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It takes bald eagles about five years to obtain their white head! These pictures are of the same bird taken years apart, illustrating the difference between juvenile and subadult plumage.

It Takes Bald Eagles About Five Years To Obtain Their White Head! These Pictures Are Of The Same Bird Taken Years Apart, Illustrating The Difference Between Juvenile And Subadult Plumage. -

It takes bald eagles about five years to obtain their white head! These pictures are of the same bird taken years apart, illustrating the difference between juvenile and subadult plumage.

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  1. I love the young eagles!

    Its funny, tourists flock here to Alaska in hopes of catching a glimps of an eagle when all they have to do is take a trip to the dump. Theres literally hundreds sitting in the trees, lookin for some sweet garbage to munch.

  2. Wow this answers a question that I’ve had for a few years. Once while I was driving to work, I saw this massive bird eating a deer that had been hit by a car. Looked exactly like the first picture. At the time I couldn’t really decide what it was lol

  3. I used to leave my husky’s hair out for birds (not that I had to, they’d just come get it themselves). He passed away, and then I found a nest that heavily was relying on his hair with some eggs in it. It was bittersweet 🙂

  4. This confused early ornithologists so much that juvenile balls eagles were thought to be their own species and named the Washington eagle.

    Edit: ha! BALD eagle, not balls.

  5. The “bald” part of Penny’s head is like a crown. I can understand why the US chose this eagle as their emblem, rather than the more common basic eagles seen elsewhere in Europe.

  6. I‘m trying to figure out if the bird couple that lives in my yard are Eagles or Osprey.

    I read up on it last night, and today I plan to take the binoculars out to see if I can spot any of the distinguishing markers (beak, chest, talons, and wing formation differences) that I read about.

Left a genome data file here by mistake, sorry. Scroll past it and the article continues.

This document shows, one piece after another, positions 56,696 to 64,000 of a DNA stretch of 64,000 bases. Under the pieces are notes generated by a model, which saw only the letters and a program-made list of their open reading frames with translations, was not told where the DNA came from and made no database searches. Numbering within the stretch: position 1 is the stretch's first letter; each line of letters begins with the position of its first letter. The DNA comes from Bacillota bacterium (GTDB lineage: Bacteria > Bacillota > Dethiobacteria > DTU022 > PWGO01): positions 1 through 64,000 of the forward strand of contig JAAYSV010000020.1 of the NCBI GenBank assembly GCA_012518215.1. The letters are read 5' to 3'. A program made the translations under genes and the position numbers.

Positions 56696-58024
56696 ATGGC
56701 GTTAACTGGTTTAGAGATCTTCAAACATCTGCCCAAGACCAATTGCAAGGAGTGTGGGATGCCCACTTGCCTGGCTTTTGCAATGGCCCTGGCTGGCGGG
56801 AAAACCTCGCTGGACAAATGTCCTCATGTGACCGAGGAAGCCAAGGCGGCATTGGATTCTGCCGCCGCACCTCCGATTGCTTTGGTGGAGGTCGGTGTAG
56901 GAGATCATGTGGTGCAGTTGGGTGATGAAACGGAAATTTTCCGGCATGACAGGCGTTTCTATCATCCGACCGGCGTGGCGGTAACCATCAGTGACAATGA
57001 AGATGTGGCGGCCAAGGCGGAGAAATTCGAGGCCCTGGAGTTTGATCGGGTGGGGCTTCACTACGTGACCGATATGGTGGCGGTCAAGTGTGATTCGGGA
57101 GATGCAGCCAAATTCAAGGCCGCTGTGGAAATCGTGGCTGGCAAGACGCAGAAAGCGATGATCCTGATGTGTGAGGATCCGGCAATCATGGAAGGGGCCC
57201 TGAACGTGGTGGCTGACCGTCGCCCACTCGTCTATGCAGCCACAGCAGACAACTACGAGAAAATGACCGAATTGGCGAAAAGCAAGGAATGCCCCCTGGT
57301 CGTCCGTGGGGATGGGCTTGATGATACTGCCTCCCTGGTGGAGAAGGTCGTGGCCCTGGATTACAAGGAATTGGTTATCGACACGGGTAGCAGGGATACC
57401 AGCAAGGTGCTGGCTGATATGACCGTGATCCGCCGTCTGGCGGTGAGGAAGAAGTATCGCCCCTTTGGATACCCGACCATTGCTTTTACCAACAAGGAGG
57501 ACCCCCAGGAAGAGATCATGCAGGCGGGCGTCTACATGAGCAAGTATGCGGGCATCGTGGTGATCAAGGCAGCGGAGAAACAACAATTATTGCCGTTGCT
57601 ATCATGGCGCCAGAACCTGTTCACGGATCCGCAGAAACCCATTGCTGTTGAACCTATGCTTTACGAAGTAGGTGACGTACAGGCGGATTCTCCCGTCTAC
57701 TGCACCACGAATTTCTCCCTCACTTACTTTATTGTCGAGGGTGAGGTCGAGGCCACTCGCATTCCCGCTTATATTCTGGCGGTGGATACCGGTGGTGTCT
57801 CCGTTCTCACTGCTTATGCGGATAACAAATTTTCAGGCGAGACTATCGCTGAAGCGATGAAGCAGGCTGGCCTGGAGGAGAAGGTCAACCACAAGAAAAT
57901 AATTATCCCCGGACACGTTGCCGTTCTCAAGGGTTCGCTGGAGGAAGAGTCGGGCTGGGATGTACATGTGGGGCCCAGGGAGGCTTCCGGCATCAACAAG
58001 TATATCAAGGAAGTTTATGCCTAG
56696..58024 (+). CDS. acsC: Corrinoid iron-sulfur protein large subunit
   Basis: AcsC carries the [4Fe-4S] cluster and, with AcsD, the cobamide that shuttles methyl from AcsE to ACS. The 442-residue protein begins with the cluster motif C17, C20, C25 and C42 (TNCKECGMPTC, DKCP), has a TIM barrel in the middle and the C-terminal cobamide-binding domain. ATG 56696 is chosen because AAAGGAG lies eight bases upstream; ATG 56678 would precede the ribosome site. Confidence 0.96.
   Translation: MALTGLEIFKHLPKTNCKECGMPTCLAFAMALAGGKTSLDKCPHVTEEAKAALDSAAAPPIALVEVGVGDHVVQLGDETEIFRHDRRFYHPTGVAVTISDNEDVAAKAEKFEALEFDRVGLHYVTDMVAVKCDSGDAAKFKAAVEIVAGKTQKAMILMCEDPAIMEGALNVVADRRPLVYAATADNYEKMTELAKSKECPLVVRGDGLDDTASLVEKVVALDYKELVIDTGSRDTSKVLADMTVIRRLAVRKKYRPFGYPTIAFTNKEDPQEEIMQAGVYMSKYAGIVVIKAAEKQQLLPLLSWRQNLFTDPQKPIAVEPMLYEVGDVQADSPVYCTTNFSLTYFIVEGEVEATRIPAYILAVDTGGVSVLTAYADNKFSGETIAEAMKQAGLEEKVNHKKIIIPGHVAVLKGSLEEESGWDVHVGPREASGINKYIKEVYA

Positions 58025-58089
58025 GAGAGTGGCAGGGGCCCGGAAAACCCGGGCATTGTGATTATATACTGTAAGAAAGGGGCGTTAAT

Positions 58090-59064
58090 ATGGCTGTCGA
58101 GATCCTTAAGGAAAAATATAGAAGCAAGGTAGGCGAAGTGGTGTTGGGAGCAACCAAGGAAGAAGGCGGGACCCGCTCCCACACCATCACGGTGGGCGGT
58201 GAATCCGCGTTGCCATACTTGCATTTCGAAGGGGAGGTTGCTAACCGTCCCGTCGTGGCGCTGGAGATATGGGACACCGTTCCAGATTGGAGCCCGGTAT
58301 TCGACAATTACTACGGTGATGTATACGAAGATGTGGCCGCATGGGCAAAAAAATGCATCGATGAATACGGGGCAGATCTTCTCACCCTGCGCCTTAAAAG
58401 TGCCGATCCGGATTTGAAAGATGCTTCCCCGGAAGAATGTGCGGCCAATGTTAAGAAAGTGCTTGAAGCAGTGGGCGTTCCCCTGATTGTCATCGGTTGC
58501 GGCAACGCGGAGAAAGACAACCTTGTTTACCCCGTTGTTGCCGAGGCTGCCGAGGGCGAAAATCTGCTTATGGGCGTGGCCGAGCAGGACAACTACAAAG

Ones in my yard are def adults bc they have babies every year. Never get to see the babies.

    Thanks for the closeup pic, I can use it to help in identifying them!

  7. Source: [https://www.allaboutbirds.org/guide/Bald_Eagle/id](https://www.allaboutbirds.org/guide/Bald_Eagle/id)

    Pictured is Penny, an educational ambassador at the American Eagle Foundation. Penny will be 4 this year. As she continues to mature, her head and tail will progressively become more white, and her beak will become a bright yellow. As many have noted, her eyes will lighten to a light gold or amber hue.

    Edit: Wow! It’s great to see that everyone loves Penny just as much as we do! Because of this, I’m sharing a bit more information. We are a federally permitted non-profit facility, which is how we are allowed to care for her. It’s illegal to keep native raptors without permits.

    Penny is non-releasable because she was caught in a trap and lost several toes, which would prevent her from hunting effectively in the wild. She was entrusted to our care shortly thereafter, and she helps with educational programs about conserving and protecting bald eagles (and all birds of prey).

    Here’s her bio (along with some toe pics): [https://www.eagles.org/meet-our-birds/bald-eagles/penny/](https://www.eagles.org/meet-our-birds/bald-eagles/penny/)

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